December 23, 2013

Meet Callum Gray, Statistics Summer Scholar 2013-2014

Every year, the Department of Statistics at the University of Auckland offers summer scholarships to a number of students so they can work with our staff on real-world projects. We’ll be profiling the 2013-2014 summer scholars on Stats Chat. Callum is working with Dr Ian Tuck on a project titled Probability of encountering a bus.  

Callum (right) explains:

“If you encounter a bus on a journey, you are likely to be exposed to higher levels of pollution. I am trying to find the probability of encountering a bus and how many you will encounter when you travel from place A to place B, taking into account variables such as the time of day and mode of transport.

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“This research is useful because it will give us more of an understanding about the impact that buses have on our daily exposure to pollution. we can use this information to plan journeys and learn more about an issue that is becoming more and more apparent.

“I was born in Auckland and have lived here my whole life. I just finished my third year of a Bachelor of Commerce/Bachelor of Science conjoint majoring in Accounting, Finance, and Statistics, which I will finish at
the end of 2014.

“Statistics appeals to me because it is used everyday in conjunction with many other areas. It is very useful to know in a lot of workplaces, and it is interesting because it has a lot of real-life applications.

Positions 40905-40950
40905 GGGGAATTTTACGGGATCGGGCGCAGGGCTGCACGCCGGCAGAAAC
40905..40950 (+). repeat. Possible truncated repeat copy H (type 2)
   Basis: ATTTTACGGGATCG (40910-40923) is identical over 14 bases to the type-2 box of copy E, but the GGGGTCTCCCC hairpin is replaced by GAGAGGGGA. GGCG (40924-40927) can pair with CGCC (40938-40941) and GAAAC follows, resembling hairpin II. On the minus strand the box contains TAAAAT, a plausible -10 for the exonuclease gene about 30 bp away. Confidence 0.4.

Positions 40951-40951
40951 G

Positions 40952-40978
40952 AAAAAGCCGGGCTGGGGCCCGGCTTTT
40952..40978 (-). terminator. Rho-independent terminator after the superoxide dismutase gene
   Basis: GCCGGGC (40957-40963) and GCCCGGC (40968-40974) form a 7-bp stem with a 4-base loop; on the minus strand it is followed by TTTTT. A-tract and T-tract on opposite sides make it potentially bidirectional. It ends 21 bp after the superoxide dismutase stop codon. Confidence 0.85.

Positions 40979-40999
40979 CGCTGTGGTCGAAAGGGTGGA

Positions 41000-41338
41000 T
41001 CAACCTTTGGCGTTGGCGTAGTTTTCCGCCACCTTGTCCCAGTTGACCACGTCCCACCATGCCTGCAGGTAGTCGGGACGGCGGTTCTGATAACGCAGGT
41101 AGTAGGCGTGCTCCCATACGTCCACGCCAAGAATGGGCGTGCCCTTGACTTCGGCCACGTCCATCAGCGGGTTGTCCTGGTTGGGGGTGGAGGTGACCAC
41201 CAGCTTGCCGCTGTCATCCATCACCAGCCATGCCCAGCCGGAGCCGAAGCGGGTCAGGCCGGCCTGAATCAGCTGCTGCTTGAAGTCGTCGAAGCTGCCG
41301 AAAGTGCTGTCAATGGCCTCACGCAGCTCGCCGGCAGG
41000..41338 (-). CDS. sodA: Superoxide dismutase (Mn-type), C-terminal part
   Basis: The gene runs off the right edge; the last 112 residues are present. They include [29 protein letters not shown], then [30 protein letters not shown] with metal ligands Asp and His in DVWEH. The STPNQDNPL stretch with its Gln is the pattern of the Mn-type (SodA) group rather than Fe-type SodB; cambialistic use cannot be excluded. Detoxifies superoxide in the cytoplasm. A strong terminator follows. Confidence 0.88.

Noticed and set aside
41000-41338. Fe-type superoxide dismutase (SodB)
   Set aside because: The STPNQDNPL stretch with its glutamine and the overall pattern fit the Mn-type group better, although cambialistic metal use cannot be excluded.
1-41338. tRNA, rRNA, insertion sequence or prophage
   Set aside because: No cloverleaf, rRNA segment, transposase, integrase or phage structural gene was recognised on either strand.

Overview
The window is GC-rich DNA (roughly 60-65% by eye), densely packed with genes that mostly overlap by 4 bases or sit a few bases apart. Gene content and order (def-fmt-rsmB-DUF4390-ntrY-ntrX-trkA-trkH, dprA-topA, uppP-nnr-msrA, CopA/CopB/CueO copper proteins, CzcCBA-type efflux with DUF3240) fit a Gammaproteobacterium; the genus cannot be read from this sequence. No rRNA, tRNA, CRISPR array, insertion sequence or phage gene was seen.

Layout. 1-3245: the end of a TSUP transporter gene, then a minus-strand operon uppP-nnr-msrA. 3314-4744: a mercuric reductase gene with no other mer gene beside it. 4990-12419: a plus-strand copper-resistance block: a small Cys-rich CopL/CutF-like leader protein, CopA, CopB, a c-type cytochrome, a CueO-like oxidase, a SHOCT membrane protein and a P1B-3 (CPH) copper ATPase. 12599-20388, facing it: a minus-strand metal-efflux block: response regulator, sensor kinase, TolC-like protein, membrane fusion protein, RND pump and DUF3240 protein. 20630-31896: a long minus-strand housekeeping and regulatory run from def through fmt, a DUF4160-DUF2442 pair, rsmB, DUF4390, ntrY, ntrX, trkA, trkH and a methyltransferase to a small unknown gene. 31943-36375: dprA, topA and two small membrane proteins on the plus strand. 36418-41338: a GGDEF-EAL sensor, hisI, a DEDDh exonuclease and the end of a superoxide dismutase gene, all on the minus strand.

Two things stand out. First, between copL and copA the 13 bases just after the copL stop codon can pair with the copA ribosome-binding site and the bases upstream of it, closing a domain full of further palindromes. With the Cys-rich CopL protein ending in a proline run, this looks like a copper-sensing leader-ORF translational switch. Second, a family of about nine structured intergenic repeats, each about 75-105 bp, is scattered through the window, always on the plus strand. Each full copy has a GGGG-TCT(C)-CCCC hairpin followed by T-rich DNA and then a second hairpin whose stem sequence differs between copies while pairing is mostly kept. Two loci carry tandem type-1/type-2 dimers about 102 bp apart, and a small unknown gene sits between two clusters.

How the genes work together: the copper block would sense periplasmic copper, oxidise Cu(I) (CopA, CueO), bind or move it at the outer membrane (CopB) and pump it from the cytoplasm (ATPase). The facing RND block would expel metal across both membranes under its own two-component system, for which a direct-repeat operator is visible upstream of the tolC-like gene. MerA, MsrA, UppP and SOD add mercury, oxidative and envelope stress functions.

“I am going to Napier for Christmas and Rhythm and Vines for New Year. In the rest of my spare time, I will be playing cricket and golf, as well as hanging out with friends.”

 

 

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Julie Middleton is an Auckland journalist with a keen interest in the way the media uses/abuses data. She happens to be married to a statistician. See all posts by Julie Middleton »

Comments

  • avatar
    Nick Iversen

    I’d have thought that diesel pollution was caused by trucks, vans, and SUVs rather than buses.

    8 months ago Reply

  • avatar
    Iain McGlinchy

    Apart from a few very specific locations, such as the urban canyons around Queens St, diesel buses are not especially important as a source of air pollution in Auckland. There are only around 2000 buses in Auckland and they tend to be fairly recent and so built to modern emissions standards. In contrast there are some 25,000 heavy trucks which are generally older and less well maintained (buses, while not exactly perfect at least have contracts with Auckland Transport that require them to be maintained and a vocal public who write in to complain about them).

    So good luck with your project. It sounds an interesting statistical challenge, but if it is air quality you are worried about, personally I would be much more worried about encountering a truck.

    7 months ago Reply

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